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Warm Up vs Cool Down

You could have the best training program in the world, but if you don’t warm up and cool down properly, the program will be only minimally effective. I would know. I pay my coach $300 per month to give me a custom training plan, and say little, if any results over the course of a year, because I did not warm up or cool down properly and injured myself. It wasn’t a crazy tear or anything like that. It was the far more common, putting continued stress on weak areas of my body, that were not ready to take on that stress because they were not warmed up, then by neglecting a cool down, these areas would not recover optimally.

Another year later, and I have finally gotten myself back to full strength (and hit some new personal bests!) and the biggest contributor, is warming up and cooling down.

When you are looking to warm up effectively, you need to look at the workout you are doing that day. At 286, we break it into a general warm up and a specific warm up. The general warm up is aimed at getting the body warm. The movements are not as important, with the emphasis being more on getting the heart rate up and starting to get sweaty. This lets our bodies know that need to begin priming to workout. The next part of the warmup is specific. If we are squatting that day, we need to warm up the ankle, knees, hips, and core to support that lifting. In his portion, we focus on moving through full ranges of motion with good quality. This lets the brain know that it can handle the task it will be asked to complete. We avoid stretching in the warmup as stretching can send us into a calming, recovery state, which is the opposite of what we need at the start of a workout. All and all, this takes 10-15 minutes.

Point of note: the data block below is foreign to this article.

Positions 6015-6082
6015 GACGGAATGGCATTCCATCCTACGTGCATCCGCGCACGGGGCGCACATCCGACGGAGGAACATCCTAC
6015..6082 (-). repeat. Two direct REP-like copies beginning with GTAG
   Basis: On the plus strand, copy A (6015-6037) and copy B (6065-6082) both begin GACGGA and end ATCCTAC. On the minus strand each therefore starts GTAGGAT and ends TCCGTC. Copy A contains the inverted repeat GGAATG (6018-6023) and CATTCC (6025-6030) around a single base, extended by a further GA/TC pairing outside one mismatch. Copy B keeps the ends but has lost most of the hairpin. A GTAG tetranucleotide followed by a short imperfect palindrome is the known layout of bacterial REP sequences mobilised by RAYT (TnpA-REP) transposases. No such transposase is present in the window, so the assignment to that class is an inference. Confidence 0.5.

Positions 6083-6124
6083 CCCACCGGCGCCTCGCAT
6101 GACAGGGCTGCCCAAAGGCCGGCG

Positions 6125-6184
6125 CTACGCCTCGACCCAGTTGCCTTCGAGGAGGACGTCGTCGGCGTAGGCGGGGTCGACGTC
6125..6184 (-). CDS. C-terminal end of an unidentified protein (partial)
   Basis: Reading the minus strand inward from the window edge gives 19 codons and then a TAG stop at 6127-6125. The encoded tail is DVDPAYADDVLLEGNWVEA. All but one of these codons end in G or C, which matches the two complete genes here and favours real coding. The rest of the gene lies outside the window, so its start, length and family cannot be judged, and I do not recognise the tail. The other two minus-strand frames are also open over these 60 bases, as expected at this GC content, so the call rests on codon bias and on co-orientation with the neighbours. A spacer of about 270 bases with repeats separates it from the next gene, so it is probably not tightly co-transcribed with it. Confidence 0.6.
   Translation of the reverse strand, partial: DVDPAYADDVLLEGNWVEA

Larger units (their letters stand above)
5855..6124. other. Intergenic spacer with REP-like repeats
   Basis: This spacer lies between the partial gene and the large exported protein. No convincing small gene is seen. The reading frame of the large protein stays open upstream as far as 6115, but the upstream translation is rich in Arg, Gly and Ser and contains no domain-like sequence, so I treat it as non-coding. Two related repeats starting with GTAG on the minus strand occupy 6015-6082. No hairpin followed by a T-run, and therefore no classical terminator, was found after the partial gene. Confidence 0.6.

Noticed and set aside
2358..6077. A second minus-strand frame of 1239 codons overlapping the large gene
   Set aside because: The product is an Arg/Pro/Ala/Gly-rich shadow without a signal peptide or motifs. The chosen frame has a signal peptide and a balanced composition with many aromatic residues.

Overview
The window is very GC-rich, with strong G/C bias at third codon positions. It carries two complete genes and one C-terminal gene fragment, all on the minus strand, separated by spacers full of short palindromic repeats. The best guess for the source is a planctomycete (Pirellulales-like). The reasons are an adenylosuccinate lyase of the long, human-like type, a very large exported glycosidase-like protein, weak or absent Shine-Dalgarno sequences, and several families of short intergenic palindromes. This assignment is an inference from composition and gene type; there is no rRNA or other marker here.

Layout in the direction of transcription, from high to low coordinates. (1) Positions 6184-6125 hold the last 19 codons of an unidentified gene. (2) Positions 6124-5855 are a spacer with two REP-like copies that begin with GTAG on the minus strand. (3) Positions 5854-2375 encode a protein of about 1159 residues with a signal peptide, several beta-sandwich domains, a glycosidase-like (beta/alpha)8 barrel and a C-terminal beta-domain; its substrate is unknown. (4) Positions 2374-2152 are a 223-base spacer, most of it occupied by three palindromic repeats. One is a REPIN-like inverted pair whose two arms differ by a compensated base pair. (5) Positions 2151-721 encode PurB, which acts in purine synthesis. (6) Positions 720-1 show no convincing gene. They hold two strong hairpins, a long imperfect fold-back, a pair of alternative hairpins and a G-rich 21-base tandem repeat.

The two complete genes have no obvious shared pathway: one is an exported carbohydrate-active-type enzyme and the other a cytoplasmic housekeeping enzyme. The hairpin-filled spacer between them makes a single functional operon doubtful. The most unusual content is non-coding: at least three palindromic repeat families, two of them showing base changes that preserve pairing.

Once we have finished the workout, it’s not over yet. We workout in order to create an opportunity for our bodies to recover. While our bodies recover, they repair themselves and adapt themselves to make us fitter. We don’t get fitter in the middle of a workout, but in the time recovering after the workout. Because of this fact, we need to get into a recovery state as quickly as we can. Foam rolling and stretching both do a great job at getting this effect. Add in some deep nose breathing, and your nervous system will be ready to recover in no time. Spend about 10-15 minutes on this and you will feel the benefits as they happen!

Don’t neglect a warmup and cool down. I did and I hurt myself. If you want to train for life and stay healthy for the long term. You need to add these into your plan. If you would rather have someone else come up with that stuff for you, let us know and we will be happy to help you out!

https://286performance.com/free-intro/

-Al

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